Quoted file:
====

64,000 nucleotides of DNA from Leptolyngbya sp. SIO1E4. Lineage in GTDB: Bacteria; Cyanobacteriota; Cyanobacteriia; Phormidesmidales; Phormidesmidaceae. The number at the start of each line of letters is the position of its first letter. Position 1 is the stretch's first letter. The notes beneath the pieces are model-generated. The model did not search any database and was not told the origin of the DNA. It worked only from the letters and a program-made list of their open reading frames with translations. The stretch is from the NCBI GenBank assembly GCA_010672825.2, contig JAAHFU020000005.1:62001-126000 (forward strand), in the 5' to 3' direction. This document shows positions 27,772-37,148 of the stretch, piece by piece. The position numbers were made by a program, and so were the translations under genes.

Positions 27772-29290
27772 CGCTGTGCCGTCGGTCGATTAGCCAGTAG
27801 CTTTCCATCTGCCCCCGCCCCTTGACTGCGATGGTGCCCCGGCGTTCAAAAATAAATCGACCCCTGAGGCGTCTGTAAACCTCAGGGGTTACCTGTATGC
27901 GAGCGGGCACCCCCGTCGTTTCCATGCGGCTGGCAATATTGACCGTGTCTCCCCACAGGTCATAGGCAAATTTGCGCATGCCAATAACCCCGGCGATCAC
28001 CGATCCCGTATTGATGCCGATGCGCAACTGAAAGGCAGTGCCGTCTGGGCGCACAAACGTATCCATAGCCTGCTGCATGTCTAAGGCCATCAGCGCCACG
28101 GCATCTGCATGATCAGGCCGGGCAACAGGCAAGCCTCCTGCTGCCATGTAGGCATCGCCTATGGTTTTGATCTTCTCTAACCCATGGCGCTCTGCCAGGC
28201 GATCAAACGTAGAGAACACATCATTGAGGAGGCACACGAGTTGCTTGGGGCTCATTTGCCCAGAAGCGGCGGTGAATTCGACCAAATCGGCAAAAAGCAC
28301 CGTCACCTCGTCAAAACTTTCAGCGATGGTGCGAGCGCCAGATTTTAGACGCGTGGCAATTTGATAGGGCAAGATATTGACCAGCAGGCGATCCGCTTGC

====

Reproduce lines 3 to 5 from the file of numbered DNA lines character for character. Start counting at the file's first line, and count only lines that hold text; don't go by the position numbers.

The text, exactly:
27772 CGCTGTGCCGTCGGTCGATTAGCCAGTAG
27801 CTTTCCATCTGCCCCCGCCCCTTGACTGCGATGGTGCCCCGGCGTTCAAAAATAAATCGACCCCTGAGGCGTCTGTAAACCTCAGGGGTTACCTGTATGC
27901 GAGCGGGCACCCCCGTCGTTTCCATGCGGCTGGCAATATTGACCGTGTCTCCCCACAGGTCATAGGCAAATTTGCGCATGCCAATAACCCCGGCGATCAC